The People of the Pecos-Part 1-The Ancient Indians-Seminole Canyon, Comstock, Val Verde County, Texas

Ah it’s my birthday…….again. I wish they would stop coming. They are starting to pile up. This one was number 65. I have been looking over maps of hiking spots in Texas since we moved here and Seminole Canyon had always been on the bucket list. Just close enough to wonder but still too far for a simple day trip. For some reason I was intrigued by the place. So I decided on my birthday weekend this was my destination. Originally I had planned to go and camp. But the campgrounds remain closed due to Covid-19. I found some sites at nearby Lake Amistad National Recreation Area. They were pretty primitive but that’s okay for me. As I researched the area and found out about the cave art and other nearby attractions I asked Momma if she wanted to go with me. She said yes, even to the plan that the first day was going to involve a seven and a half mile hike, in the Chihuahuan Desert, far more hiking then she had ever done in one day.

Entrance to Seminole Canyon as you can see we are in the desert.

The origin of the canyon’s name is a whole other story. It is not named for the Seminole Indians who never lived anywhere near the canyon. The Buffalo Soldiers were stationed at Fort Clark in nearby Brackettville. The Buffalo Soldiers were of Negro and Seminole descent. They interbred before the civil war as escaped slaves found refuge among the Indians. Many fled the United States into Northern Mexico to avoid capture and impressment into slavery. After the Civil War the United States government guaranteed their protection and rights if they would come to help in the wars against the Apache, Kiowa, and Comanches. The Buffalo Soldiers were excellent scouts, and the canyon was named to honor their service.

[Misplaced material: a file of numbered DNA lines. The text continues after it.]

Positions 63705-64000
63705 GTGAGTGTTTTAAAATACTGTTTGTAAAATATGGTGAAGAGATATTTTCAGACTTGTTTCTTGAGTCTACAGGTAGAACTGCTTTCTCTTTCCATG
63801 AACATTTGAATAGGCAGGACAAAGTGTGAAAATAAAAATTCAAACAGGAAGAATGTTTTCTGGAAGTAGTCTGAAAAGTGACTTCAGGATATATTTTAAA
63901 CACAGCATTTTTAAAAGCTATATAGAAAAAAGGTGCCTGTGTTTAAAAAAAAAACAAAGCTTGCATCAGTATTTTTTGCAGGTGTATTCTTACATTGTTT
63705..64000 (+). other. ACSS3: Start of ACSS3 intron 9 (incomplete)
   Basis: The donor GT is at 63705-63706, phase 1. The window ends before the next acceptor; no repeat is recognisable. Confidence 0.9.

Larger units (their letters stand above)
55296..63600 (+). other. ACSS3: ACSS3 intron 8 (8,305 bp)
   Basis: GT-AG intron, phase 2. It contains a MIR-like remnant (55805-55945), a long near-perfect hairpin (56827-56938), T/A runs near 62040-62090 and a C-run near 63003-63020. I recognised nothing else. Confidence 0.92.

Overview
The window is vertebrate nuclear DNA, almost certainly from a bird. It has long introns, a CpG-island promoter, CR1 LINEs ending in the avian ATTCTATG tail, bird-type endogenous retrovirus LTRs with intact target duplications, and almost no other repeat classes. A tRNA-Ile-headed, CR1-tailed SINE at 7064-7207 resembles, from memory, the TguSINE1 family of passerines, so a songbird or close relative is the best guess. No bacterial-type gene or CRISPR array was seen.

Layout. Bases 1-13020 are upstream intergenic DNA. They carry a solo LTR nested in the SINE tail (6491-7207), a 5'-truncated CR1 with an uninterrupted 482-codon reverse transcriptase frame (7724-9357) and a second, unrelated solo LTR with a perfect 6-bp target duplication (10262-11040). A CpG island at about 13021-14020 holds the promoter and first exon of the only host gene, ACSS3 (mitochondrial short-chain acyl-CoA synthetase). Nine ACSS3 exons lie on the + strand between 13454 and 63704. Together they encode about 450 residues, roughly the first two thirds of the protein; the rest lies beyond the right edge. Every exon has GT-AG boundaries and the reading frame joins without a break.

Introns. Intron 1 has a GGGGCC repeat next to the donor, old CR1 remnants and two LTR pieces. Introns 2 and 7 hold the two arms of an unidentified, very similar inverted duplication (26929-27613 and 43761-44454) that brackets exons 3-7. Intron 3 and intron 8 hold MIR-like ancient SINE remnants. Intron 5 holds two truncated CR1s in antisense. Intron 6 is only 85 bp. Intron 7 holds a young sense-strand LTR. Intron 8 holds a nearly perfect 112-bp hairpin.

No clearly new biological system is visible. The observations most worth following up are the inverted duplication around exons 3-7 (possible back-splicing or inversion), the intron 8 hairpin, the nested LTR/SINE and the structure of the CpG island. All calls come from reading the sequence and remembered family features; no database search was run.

Our original plan was to get up early and drive down overnight. But a five-hour drive then a three-hour hike?…………was I asking too much of myself and Momma? We decided to take off work early on Friday and we would drive to Junction, Texas for the night. This left us a two-hour drive to the park and a much more manageable day.

“We’re only lucky enough to see the wonders of nature’s canyons because they’re gracious enough to show us the places they’ve been damaged.”

Curtis Tyrone Jones

I find Canyons fascinating and beautiful and this one is near the top of the list. Now don’t get me wrong our trip to Palo Duro late last year was great. Palo Duro is a gorgeous place, but it is so large that at times you didn’t even know you were in a canyon. Not so at Seminole. It is large enough at seven miles long to let you know you are looking at something unique but not so large that you lose the fact that it is a canyon.

Seminole Canyon

Day one we arrived at about ten. I wanted to be there a couple hours earlier because we are in the Chihuahuan Desert and it is expected to be in the nineties today. But we’ll do it anyway. We started out from the trailhead at the Roadrunner Flats Campground and headed for the Rim Trail. the hiking was not bad as it is pretty flat around here save for the big hole in the ground next to us.

it is only three miles to the Rio Grande but since we have to follow around several side canyons the distance becomes five miles

We come to the first historical site where the Wickiups once were as designated by a pile of rocks. It looked like a pile of rocks to me so I’ll trust the archeologists on this one. We continued on in the desert heat.

as you can see the canyon is quite large